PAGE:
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76 out of 116 people found the following review useful:
NOT the 'chick' flick you might think -- thankfully!, 23 October 2009

Based solely on its trailers this movie is already getting a bad rap online, with many lambasting it as some 'chick' flick revamp of 'French Kiss'. Don't believe that hooey. This is a dark comedy worthy of Hitchcock, and it's far, far removed from Meg Ryan's past 'sweetheart' roles.

'Serious Moonlight' is a simple, character-driven story of what happens when high-powered lawyer Louise (Meg Ryan) finds out her husband Ian (Timothy Hutton) plans to leave her for his younger mistress Sara (Kristen Bell). Louise holds Ian hostage, the better to make him explain what happened to their marriage. Eventually, an unexpected visit by Todd (Justin Long) forces husband, wife, and mistress to confront their situation in an unexpected manner.

As director Cheryl Hines suggested at the Austin Film Festival Q&A before and after the movie, the film's plot really centers on Ian's character development. I have to agree, and I also think Hines was right when she said that Timothy Hutton was perfect for this role.

And while some might take Louise's decision to tie her husband up as pathetically desperate, I found it entirely believable that such drastic action would be necessary to make a man talk about his real feelings – especially when he's doing something as unoriginally asinine as finding 'real love' with a younger woman. It's no accident that Sara looks conspicuously like young Louise, I think, and much of the movie's subtext is about the difference between early passion and long-term commitment.

This movie often feels like a play in the best sense, focusing on small moments and realistic conversation. Its short length stops it from feeling stage-y, however, and the actors all convey their lines with wonderful subtlety.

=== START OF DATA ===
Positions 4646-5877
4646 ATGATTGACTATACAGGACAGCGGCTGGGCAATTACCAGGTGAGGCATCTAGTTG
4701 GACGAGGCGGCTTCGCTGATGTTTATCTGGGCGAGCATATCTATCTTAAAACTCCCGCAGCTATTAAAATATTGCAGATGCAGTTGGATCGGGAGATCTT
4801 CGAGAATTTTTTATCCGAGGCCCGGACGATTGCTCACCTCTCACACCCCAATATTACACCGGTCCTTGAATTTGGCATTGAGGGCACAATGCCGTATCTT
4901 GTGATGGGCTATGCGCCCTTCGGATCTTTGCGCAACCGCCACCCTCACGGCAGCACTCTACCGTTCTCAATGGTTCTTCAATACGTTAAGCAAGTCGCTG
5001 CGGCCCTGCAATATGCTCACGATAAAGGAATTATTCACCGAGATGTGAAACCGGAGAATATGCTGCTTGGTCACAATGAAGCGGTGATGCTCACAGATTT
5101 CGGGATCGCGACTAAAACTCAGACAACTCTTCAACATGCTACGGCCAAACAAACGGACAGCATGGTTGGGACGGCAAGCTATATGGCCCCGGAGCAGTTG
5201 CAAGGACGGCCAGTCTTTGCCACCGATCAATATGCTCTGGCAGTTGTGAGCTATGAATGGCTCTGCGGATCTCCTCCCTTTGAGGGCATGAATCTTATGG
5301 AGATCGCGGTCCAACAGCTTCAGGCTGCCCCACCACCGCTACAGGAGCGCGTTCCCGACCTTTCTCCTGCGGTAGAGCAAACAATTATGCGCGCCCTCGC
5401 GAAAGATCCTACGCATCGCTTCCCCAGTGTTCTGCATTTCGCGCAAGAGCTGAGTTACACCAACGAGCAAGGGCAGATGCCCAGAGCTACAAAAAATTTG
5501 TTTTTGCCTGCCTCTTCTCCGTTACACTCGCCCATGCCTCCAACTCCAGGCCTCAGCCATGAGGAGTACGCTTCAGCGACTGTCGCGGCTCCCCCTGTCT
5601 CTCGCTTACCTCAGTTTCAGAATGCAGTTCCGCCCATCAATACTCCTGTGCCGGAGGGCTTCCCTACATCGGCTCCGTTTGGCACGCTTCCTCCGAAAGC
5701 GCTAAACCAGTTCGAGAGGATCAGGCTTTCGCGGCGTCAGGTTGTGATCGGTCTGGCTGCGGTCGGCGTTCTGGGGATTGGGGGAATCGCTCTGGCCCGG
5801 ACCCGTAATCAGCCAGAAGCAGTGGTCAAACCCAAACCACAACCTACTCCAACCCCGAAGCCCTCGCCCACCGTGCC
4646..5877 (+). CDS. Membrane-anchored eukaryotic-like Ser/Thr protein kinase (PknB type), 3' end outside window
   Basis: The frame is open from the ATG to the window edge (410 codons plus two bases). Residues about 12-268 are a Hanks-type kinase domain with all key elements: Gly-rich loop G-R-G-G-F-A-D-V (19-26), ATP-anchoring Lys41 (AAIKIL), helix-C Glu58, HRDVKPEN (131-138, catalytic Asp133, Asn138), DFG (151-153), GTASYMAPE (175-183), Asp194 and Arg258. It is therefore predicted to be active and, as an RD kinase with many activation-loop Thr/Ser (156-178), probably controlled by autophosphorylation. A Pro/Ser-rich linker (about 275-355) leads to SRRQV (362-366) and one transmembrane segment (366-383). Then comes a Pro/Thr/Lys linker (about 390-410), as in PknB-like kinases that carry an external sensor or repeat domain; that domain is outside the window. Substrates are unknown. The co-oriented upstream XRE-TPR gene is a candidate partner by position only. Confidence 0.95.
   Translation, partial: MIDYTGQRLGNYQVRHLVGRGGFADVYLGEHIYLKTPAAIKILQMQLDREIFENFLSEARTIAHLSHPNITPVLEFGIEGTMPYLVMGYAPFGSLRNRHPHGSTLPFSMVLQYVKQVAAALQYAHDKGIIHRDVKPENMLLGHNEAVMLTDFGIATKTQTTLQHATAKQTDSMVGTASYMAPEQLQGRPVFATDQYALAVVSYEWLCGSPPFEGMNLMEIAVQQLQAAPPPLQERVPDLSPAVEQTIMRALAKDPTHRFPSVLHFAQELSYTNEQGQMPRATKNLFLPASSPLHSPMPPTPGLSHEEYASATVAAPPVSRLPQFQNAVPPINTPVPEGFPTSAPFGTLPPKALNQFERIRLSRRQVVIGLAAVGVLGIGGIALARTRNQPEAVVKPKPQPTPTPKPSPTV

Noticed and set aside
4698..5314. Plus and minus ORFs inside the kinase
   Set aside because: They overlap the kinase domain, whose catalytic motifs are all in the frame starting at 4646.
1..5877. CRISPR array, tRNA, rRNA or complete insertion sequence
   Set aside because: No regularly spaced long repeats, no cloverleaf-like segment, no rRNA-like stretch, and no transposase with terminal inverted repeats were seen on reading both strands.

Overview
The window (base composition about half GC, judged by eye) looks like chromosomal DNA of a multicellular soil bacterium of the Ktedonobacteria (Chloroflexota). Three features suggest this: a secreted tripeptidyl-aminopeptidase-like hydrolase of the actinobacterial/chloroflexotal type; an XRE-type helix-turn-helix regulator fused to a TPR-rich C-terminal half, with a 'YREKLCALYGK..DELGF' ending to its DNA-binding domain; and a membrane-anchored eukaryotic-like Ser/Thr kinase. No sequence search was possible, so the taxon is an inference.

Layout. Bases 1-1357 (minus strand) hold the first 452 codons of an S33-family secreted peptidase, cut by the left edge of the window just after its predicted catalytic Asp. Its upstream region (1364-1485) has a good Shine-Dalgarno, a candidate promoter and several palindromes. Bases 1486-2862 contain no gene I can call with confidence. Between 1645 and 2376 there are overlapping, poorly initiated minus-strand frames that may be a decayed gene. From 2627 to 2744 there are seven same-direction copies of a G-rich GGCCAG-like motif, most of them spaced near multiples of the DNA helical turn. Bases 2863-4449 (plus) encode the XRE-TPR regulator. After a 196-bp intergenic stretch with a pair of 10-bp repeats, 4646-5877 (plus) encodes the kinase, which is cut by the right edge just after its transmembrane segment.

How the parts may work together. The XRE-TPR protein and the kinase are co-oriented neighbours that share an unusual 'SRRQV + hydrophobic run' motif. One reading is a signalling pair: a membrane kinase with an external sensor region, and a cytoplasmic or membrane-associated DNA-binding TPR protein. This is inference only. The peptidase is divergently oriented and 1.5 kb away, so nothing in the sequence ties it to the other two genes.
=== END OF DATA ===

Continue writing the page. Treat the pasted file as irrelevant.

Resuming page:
Hines also described the meticulous process of reading through the script with the actors to determine what was funny and what wasn't. I think this was nothing short of genius; so many non-traditional comedies lose the distinction so you're not sure what the intent of any given scene is. Perhaps because of her strong background in comedy, Hines wisely avoids this pitfall, making the movie's laughs razor-sharp, but balancing them with genuinely tense moments.

I won't tell you how the movie ends, because there's a bit of a twist. But I will be very curious to see what happens when it's released. I suspect that there will be some controversy about the how the film treats the battle of the sexes, and I fear some men might cower in the face of Louise's character -- Ian certainly does, at least at first. But that's almost the point, and I'm glad to see a woman-authored, woman-directed view of male infidelity for once.

This darkly comic movie is definitely worth seeing, in my opinion, and given how seriously funnylady Hines takes her job as director, I sincerely hope to see more of her work soon.

The Proposal (2009/I)
3 out of 11 people found the following review useful:
Rom-com haters begone -- it was good!, 19 June 2009

Anyone who didn't give this movie full marks just plain doesn't like romantic comedies. You know who you are. You're the ones who would never, *ever* give a rom-com five stars because it's just a "chick flick" and couldn't possibly compete with such "serious" genres as action, drama, or broad comedy.

So if you're that type, don't go around reviewing movies you're not fit to judge. The rest of you, go see this movie.

Sandra Bullock and Ryan Reynolds have fantastic screen chemistry. And for once, we see an older woman and a younger man – hallelujah! A playful reversal of gendered rom-com clichés! Fantastic supporting performances! Great clothes and scenery! What more does anyone want? And did I mention naked Ryan Reynolds? Not quite ten dollars' worth, but enough to leave you with a big smile on your face as you exit the theater.

And you know what? There were guys in the theater laughing their asses off, so don't tell me this is just a "chick" flick. Ryan Reynolds is sarcastic enough for everyone, and Sandra Bullock finally makes the work-obsessed woman something more than a tired cliché. Good for both of them, and really good movie.

168 out of 240 people found the following review useful:
Funny, Sad and True! (from May Nashville preview), 31 May 2009

There's really only one thing you need to ask yourself before you see this movie: are you prepared to see Jim Carrey getting it on with Ewan MacGregor? If so, you should definitely go.

The movie tells the true story—and trust me, you'll have trouble believing it's true—of Steven Russell, a gay man who just can't stop conning his way through life. He uses his extraordinary abilities to gain a variety of jobs, gets indicted for embezzlement, and wins the love of the titular Phillip Morris while the two are fellow inmates in prison.